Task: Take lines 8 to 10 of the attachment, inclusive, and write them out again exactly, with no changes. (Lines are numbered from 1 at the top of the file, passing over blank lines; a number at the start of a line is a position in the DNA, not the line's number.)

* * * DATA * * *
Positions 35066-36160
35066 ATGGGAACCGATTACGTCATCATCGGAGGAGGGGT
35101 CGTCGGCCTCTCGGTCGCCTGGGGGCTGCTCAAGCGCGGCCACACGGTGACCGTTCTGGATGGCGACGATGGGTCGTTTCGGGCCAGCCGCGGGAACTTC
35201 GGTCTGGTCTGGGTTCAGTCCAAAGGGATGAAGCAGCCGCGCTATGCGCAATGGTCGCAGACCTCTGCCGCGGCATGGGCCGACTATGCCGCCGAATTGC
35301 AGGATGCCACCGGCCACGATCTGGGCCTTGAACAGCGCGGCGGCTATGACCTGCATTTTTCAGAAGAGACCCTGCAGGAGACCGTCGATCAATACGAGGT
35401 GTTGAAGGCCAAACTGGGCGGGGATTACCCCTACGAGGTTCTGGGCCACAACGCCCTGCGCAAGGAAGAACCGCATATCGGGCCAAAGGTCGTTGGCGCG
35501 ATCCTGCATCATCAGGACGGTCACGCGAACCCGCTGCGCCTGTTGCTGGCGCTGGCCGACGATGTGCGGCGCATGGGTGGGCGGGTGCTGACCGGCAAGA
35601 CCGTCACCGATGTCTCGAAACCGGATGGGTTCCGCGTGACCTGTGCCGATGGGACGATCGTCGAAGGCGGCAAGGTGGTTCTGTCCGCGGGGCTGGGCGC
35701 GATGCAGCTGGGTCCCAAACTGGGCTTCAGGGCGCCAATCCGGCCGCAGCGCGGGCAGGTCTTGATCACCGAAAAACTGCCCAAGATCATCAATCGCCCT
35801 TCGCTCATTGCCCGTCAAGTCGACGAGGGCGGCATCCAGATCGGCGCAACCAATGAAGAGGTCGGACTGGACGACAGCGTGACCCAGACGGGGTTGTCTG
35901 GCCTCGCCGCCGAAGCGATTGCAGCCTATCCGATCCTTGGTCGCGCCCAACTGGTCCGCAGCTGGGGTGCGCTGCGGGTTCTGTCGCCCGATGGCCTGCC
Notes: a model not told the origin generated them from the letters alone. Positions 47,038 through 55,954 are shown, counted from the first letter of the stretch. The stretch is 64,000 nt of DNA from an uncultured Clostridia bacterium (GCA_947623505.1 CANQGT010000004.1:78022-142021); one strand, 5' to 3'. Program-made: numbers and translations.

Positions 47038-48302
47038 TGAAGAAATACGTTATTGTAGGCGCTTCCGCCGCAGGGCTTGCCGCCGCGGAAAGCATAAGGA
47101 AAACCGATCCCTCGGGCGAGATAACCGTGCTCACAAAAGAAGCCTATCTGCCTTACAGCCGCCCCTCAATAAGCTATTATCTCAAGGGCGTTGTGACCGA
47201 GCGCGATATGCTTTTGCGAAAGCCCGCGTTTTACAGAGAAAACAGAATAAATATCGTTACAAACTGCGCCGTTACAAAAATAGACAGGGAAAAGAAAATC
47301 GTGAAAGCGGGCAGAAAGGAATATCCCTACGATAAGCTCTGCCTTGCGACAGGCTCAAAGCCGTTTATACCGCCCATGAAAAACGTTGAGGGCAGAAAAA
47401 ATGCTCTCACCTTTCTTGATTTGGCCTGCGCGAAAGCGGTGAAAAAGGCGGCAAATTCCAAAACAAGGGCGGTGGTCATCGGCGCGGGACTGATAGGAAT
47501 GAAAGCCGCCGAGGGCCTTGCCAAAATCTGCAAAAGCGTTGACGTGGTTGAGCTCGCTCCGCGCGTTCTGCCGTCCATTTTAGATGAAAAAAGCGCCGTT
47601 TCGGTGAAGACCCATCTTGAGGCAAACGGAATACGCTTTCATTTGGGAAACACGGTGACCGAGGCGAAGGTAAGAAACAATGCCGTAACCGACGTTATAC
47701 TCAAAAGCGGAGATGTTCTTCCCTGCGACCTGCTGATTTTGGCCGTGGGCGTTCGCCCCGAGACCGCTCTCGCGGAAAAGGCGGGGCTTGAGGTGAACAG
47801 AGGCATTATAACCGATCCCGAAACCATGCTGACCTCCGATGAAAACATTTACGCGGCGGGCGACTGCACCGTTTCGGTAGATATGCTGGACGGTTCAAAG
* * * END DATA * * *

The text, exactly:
35601 CCGTCACCGATGTCTCGAAACCGGATGGGTTCCGCGTGACCTGTGCCGATGGGACGATCGTCGAAGGCGGCAAGGTGGTTCTGTCCGCGGGGCTGGGCGC
35701 GATGCAGCTGGGTCCCAAACTGGGCTTCAGGGCGCCAATCCGGCCGCAGCGCGGGCAGGTCTTGATCACCGAAAAACTGCCCAAGATCATCAATCGCCCT
35801 TCGCTCATTGCCCGTCAAGTCGACGAGGGCGGCATCCAGATCGGCGCAACCAATGAAGAGGTCGGACTGGACGACAGCGTGACCCAGACGGGGTTGTCTG